Born in 1890, inventor Edwin Howard Armstrong was impressed by
the work of Guglielmo Marconi and Lee deForest and took their innovations
to a new stage.
Early in the 20th century, Lee deForest had invented a three-element
electron tube. Armstrong redesigned that tube to feed electrons
from the transmission back through the tube. This regenerative
circuit allowed radio engineers to broadcast a more powerful
During World War I, Armstrong served in the signal corps and invented
a small, lightweight radio for airplane pilots. During that time,
Armstrong also developed the superheterodyne circuit, which changed,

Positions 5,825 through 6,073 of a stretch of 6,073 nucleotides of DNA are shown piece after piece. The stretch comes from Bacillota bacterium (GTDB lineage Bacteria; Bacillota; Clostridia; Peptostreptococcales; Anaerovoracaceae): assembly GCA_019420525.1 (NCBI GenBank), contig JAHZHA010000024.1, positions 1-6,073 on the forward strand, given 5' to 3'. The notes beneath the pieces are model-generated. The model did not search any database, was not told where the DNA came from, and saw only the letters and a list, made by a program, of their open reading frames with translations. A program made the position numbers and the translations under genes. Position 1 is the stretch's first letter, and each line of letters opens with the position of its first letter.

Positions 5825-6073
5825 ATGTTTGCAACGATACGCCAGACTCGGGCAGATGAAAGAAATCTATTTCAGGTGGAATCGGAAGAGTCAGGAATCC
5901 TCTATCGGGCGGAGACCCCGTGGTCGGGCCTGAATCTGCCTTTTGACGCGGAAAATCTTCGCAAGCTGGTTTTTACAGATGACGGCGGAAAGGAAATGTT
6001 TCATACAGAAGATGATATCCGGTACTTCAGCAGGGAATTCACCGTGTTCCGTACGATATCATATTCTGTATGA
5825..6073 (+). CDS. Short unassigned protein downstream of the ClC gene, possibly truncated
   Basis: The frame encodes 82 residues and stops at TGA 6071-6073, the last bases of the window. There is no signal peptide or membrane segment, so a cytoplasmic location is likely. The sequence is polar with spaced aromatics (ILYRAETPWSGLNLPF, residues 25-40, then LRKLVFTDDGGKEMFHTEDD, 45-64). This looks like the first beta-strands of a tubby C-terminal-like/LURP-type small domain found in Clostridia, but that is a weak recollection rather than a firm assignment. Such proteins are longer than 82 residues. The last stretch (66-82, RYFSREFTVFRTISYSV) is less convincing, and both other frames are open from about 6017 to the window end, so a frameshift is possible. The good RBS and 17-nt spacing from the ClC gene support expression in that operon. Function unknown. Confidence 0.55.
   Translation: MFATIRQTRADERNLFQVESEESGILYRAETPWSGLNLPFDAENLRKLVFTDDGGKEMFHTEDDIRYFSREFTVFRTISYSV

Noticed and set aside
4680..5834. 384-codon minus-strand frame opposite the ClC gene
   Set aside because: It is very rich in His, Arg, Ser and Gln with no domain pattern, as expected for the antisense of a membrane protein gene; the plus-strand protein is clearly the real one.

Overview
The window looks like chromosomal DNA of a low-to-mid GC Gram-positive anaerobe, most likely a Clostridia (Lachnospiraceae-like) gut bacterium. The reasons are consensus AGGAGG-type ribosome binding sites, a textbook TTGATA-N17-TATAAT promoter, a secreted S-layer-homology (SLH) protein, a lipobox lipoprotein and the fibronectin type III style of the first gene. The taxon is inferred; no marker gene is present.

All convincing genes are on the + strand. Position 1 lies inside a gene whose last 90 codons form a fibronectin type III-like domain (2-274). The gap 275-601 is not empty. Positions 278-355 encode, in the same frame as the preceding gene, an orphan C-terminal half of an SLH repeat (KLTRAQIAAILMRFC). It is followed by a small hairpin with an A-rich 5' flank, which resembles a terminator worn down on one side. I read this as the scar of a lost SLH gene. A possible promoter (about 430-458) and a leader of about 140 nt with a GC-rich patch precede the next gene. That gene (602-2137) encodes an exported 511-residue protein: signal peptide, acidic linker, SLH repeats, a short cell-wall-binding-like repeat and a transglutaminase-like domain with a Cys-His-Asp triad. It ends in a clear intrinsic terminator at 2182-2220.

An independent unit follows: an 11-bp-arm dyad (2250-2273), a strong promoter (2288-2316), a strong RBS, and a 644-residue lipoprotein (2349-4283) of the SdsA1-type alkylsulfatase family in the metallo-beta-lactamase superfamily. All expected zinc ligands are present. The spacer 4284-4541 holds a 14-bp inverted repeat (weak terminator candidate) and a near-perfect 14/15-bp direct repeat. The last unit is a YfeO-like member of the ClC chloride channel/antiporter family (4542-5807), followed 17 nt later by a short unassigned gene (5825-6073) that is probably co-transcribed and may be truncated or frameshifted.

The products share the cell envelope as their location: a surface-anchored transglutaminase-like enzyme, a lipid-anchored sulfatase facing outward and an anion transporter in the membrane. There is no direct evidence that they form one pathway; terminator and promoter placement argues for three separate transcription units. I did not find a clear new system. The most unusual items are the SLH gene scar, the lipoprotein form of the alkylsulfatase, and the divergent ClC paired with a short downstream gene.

amplified and transformed radio waves into sound vibrations. The
superheterodyne became an integral part of commercial radios, allowing
listeners to tune into a single station with optimum reception.
Purchasing Armstrongs regeneration and superheterodyne patents,
Westinghouse was able to start up the nations first regular
radio station, KDKA/Pittsburgh. In the 1930s, Armstrongs efforts
to create staticless radio led to the invention of wide-band
frequency modulation and the development of FM radio.
Edwin Armstrong died on January 31, 1954.
Edwin Armstrong was inducted into the Radio Hall of Fame in 1990.
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